The story of a gay son and his father.
About the Author
Walter Fricke is the author of Sudden Strangers.
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The Story of a Gay Son and his Father
By Aaron Fricke, Walter Fricke
St. Martin's PressCopyright © 1991 Aaron Fricke
All rights reserved.
UNDERSTANDING THE PAST
When I was a little boy, my dad would take me to work with him every so often. Going to work with one's father might be boring for a lot of kids, but it wasn't for me. My father's job as a ship's pilot had him navigating large freighters into New England and New York City ports. So when I went to work with him, I was boarding huge supertankers twelve stories high and two and a half football fields long.
There were a few rules my father set for me on these trips: I could not touch any instruments on the bridge; I could walk but not run anywhere I wanted on the deck; and most importantly, when he raised his hand, it meant he was engaged in some precise maneuvering of the ship and there was to be no talking or distractions. Usually, I knew intuitively to stay in the background, but on those occasions when his quiet, professional intensity went unnoticed and I chimed up with some question or other, his hand shot up and abruptly stopped me in mid-inquiry. Later on, when he was finished, he would ask me what it was I had wanted to know or say. I could rarely remember. What I do remember is that effort he made to retract any discouragement with which he might have dampened my curiosity. He always took pains to let me know that asking questions was the right thing to do — just not while he was at the helm of a fifty-thousand-ton piece of machinery.
One time when I was fourteen, my dad decided to take me along on one of his piloting jobs to New York City. I looked forward to spending the time with him and some time in the city, too. As we sailed down the East River, I looked out at eye level to the tenth story of the buildings we passed. The city itself was enough to inspire awe, but knowing that my dad was in control of this mass of steel sailing by filled me with an overwhelming sense of wonder.
The sea was smooth during our journey — at least I thought it was. I soon learned that what constituted smooth sailing for a supertanker was something a lot choppier for the dinky pilot boat that came to pick us up at Stapleton-Anchorage Point, not too far from the Statue of Liberty. I looked down from the deck at the pilot boat's repeated attempts to get nudged close enough to the tanker so that my father and I could climb the Jacob's ladder down to it. With each attempt, the pilot boat was knocked about in the surf and I was petrified of having to jump from the moderately stationary tanker onto this moving platform. My father was nervous, too, but he told me it was either climb down or stay on board and sail to Brazil with the stinky sailors. I didn't have the guts to tell him just how tempting that prospect was.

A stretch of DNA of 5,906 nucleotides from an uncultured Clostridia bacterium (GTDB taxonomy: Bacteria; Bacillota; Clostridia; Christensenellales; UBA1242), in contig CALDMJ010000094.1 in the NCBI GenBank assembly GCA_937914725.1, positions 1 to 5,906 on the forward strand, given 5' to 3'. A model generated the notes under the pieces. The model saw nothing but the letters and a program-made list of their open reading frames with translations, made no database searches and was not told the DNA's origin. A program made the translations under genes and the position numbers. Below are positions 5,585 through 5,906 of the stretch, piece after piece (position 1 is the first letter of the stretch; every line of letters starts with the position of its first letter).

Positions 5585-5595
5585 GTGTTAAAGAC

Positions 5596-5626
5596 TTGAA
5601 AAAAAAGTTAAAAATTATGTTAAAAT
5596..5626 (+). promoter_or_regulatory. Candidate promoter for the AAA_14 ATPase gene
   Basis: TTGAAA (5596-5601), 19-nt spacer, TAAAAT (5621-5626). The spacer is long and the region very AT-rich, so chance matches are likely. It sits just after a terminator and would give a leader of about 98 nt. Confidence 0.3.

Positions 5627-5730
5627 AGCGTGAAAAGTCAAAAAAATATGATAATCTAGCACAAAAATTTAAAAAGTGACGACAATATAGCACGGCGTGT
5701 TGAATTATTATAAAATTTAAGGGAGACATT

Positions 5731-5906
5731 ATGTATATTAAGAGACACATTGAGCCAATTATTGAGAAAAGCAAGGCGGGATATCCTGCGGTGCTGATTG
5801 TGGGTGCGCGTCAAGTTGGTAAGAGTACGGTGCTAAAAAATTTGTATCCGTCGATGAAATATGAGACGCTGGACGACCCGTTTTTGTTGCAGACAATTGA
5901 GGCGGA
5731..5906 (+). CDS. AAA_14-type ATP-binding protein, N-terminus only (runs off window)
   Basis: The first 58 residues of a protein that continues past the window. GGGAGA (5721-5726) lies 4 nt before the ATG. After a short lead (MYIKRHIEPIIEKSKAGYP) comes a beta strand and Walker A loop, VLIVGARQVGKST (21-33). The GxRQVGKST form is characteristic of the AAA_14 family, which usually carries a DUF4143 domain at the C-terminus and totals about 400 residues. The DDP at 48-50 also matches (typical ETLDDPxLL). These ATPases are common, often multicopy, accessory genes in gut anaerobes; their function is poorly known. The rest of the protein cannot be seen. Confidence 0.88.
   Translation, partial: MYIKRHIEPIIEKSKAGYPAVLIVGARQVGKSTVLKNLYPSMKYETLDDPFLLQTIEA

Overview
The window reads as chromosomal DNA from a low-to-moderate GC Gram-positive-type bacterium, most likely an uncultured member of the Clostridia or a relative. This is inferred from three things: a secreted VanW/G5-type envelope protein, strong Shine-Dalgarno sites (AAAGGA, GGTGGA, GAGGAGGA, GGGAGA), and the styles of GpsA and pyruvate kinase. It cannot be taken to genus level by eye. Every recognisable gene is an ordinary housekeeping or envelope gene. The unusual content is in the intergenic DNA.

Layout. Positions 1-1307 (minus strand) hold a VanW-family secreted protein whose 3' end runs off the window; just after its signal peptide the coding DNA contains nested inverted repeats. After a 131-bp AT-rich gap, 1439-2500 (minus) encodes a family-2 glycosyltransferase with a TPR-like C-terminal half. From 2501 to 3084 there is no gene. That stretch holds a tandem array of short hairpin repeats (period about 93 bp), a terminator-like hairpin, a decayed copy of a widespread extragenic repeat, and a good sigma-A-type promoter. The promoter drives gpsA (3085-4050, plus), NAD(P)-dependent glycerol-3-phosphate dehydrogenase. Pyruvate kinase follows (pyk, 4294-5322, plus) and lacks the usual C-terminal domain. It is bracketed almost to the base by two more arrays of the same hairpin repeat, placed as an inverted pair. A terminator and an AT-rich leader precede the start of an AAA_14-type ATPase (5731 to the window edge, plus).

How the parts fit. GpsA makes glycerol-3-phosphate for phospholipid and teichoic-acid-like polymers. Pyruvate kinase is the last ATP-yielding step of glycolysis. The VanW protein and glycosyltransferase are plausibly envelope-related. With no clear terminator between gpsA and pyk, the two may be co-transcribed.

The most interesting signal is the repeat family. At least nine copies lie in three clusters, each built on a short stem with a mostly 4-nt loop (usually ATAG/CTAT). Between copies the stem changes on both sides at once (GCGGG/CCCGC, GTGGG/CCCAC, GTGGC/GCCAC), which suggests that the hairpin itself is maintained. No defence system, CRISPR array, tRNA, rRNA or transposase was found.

He went down first. He said he was going to show me how easy it would be, but I knew he just wanted to be down closer to the water in case he had to rescue me. Then came my turn. I crept slowly down the side of the ship and followed my father's instructions to look directly ahead while descending. At one point, however, I had to get some bearing on how much more ladder was left before I reached the bottom, so I glanced down and found I had about three more rungs to go. Except for one slight problem: There was only surging ocean below the ladder. The pilot boat had gotten caught in a swell and was tossing in the surf at least one hundred feet away from the tanker. Meanwhile, I was left dangling three-quarters of the way down a fifty-foot-high wall of steel. Obviously, I lived to tell this story. Within five minutes, the pilot boat was positioned under me, and after some coaxing from my dad, I made the four-foot leap from the bottom of the ladder to the safety of his arms.
Adventures like this were part of my dad's daily work routine. Yet as exciting as this kind of work was, I knew I was not going to follow in his footsteps. I was going to seek out my own particular brand of excitement.
Once we got on solid ground, we headed for my paternal grandmother's house in Brooklyn. This house was near the one in which my father had been raised during the Depression. That night, I told my dad that I was thinking about going over to the movies in Manhattan the next day. He said that would be fine, since he had business to take care of at the stock exchange. He woke up and left early the next morning. I woke up later and got myself ready. I had no intention of going to the movies, however; during the entire trip, I had been secretly working up enough guts to go into the city and buy an issue of Hung Pig or some such magazine with naked men in it.